An interdisciplinary review of current and future approaches to improving human-predator relations

S. Pooley, M. Barua, W. Beinart, A. Dickman, G. Holmes, J. Lorimer, A.J. Loveridge, D.W. Macdonald, G. Marvin, S. Redpath, C. Sillero-Zubiri, A. Zimmermann, E.J. Milner-Gulland

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In a world of shrinking habitats and increasing competition for natural resources, potentially dangerous predators bring the challenges of coexisting with wildlife sharply into focus. Through interdisciplinary collaboration between authors trained in the humanities, social sciences and natural sciences, this paper offers a review of current approaches and a vision for future approaches to understanding and mitigating adverse human-predator encounters. The paper first reviews some limitations to current approaches to mitigation. Second, it reviews an emerging interdisciplinary literature, identifying key perspectives on how to better frame and therefore successfully mitigate such conservation conflicts. Third, it discusses the implications for future research and management practice. It is concluded that a demand for rapid, 'win-win‘ solutions for conservation and development favours dispute resolution and technical fixes, obscuring important underlying drivers of conflicts. Without due cognisance of these underlying drivers, our well intentioned efforts, focussed on human wildlife conflicts, will fail.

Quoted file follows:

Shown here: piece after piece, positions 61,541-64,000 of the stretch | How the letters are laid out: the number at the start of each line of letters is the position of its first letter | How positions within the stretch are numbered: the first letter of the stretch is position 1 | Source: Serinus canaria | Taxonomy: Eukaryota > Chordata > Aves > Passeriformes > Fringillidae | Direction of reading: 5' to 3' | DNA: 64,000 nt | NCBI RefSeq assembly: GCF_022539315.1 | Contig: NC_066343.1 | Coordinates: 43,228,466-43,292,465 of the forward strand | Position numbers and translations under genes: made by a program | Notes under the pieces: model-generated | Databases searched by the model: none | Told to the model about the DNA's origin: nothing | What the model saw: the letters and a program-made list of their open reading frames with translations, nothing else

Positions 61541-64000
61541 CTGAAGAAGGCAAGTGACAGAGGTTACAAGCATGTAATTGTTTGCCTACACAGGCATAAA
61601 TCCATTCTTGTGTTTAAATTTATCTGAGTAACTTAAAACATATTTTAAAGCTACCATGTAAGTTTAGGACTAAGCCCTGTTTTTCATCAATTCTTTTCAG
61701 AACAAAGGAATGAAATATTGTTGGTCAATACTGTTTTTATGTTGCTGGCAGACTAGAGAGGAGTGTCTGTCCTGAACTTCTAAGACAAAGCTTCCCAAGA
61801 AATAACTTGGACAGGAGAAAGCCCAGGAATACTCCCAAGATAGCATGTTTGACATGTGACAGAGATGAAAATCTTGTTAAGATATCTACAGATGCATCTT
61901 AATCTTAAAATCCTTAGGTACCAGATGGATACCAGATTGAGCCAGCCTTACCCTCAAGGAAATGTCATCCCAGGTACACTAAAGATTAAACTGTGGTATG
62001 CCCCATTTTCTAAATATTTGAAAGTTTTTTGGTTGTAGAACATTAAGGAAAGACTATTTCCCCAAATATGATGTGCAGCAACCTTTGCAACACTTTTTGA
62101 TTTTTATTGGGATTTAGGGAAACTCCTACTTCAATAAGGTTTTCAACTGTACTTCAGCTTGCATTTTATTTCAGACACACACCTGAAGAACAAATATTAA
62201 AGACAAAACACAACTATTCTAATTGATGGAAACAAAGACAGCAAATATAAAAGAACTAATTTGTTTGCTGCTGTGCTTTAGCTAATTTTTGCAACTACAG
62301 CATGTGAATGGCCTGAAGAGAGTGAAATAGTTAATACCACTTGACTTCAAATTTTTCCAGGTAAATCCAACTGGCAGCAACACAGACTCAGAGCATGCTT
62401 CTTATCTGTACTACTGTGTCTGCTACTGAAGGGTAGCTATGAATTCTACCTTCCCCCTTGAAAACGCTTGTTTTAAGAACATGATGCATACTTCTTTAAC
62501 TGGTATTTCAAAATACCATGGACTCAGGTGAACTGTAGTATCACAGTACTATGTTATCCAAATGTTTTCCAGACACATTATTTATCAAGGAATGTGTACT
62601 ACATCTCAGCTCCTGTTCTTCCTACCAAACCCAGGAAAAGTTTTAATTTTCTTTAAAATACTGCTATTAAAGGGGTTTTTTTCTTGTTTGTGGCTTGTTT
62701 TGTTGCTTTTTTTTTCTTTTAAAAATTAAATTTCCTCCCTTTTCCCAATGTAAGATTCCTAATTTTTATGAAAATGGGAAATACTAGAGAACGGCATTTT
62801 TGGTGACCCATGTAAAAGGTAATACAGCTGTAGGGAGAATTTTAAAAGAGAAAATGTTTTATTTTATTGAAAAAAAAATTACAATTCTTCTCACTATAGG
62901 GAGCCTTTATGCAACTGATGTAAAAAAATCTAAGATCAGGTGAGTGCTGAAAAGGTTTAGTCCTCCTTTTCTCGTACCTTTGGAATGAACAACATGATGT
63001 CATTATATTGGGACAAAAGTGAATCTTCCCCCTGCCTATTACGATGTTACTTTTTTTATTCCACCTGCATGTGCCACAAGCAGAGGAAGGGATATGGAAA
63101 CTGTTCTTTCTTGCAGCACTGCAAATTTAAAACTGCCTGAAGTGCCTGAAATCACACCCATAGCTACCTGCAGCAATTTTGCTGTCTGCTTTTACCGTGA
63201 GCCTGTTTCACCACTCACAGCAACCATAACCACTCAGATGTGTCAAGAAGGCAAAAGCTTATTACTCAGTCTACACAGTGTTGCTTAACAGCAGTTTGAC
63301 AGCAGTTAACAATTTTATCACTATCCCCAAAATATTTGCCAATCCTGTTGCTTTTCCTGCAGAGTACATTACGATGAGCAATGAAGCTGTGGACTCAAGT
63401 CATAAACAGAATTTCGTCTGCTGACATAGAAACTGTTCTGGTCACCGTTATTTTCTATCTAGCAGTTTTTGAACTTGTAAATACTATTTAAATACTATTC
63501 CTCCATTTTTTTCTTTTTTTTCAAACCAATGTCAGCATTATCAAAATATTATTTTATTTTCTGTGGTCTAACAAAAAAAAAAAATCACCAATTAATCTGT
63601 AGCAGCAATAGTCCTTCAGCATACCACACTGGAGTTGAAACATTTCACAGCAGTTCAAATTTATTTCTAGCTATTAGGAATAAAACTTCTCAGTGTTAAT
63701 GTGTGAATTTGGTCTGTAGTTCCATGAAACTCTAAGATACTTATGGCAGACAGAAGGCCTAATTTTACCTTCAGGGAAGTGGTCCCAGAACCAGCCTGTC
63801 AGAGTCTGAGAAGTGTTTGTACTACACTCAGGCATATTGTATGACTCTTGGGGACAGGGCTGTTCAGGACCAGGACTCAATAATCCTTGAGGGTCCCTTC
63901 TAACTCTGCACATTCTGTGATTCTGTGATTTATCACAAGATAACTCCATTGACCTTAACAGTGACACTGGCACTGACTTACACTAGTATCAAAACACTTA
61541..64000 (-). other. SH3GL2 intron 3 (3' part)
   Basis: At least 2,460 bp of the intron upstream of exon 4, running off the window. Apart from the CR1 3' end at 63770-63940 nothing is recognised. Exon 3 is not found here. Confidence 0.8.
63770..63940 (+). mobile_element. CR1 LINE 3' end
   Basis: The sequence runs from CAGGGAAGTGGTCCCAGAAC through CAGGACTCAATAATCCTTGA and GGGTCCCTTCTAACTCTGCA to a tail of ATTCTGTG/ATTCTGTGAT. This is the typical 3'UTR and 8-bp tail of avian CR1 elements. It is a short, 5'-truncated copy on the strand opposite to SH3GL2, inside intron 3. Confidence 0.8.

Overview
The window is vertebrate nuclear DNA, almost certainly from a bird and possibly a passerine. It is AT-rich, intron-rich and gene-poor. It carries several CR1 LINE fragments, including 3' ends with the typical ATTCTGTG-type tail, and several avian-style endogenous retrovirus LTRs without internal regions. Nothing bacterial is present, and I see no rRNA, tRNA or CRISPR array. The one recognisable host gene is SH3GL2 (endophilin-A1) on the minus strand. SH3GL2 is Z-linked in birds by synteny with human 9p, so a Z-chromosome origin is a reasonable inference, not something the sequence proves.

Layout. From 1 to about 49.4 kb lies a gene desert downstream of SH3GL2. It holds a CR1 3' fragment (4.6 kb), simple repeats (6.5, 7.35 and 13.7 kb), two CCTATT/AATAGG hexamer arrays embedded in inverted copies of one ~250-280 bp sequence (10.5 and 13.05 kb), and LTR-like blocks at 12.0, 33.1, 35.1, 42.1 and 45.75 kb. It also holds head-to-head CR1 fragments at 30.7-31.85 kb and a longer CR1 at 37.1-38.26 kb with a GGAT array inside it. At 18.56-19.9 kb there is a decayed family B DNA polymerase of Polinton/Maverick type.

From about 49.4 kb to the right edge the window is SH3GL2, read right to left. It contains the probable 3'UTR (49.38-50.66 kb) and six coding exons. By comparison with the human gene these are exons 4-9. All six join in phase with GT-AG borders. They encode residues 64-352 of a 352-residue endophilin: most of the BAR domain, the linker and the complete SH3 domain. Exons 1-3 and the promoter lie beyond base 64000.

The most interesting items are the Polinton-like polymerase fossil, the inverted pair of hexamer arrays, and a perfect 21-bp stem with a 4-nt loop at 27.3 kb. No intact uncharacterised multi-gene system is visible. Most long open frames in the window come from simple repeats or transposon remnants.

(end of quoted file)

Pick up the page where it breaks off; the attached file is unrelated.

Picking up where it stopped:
© 2016. The attached document (embargoed until 27/10/2017) is an author produced version of a paper published in Conservation Biology uploaded in accordance with the publisher’s self- archiving policy. The final published version (version of record) is available online at Some minor differences between this version and the final published version may remain. We suggest you refer to the final published version should you wish to cite from it.
Original languageEnglish
JournalConservation Biology
Publication statusPublished - 26 Oct 2016


  • human-wildlife conflict, predators, interdisciplinary research, conservation management

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